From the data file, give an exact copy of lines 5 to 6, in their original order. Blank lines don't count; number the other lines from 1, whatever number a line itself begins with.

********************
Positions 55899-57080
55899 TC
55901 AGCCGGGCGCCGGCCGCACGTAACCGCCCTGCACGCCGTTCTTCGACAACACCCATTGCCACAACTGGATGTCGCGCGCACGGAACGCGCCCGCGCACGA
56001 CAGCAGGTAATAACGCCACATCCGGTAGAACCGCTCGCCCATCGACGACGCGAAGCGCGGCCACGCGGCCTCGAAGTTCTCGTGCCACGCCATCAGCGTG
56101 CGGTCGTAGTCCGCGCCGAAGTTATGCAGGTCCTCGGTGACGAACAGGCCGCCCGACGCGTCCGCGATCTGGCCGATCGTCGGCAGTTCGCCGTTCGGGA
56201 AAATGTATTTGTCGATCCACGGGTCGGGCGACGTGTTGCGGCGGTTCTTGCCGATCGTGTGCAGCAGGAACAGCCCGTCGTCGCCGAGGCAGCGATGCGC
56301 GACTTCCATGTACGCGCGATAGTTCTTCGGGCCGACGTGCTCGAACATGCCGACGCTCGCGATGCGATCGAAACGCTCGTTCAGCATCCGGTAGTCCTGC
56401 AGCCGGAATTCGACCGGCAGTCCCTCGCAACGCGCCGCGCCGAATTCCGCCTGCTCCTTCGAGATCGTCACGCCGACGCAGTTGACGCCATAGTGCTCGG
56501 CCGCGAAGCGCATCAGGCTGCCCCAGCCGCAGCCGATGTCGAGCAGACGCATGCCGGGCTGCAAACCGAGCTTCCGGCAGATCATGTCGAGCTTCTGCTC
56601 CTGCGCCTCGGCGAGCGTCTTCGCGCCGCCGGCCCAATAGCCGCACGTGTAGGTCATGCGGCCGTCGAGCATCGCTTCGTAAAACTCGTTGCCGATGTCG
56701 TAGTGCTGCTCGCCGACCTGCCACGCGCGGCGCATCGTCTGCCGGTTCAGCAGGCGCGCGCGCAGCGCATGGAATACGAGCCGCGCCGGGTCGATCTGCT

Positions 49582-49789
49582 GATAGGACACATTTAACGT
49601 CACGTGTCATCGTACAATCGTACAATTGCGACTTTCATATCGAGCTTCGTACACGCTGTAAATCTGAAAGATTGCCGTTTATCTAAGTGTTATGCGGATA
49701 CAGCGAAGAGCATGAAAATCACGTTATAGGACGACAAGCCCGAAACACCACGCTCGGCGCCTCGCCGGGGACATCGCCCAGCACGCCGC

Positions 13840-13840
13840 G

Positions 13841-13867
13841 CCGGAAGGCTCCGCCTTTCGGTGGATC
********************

56101 CGGTCGTAGTCCGCGCCGAAGTTATGCAGGTCCTCGGTGACGAACAGGCCGCCCGACGCGTCCGCGATCTGGCCGATCGTCGGCAGTTCGCCGTTCGGGA
56201 AAATGTATTTGTCGATCCACGGGTCGGGCGACGTGTTGCGGCGGTTCTTGCCGATCGTGTGCAGCAGGAACAGCCCGTCGTCGCCGAGGCAGCGATGCGC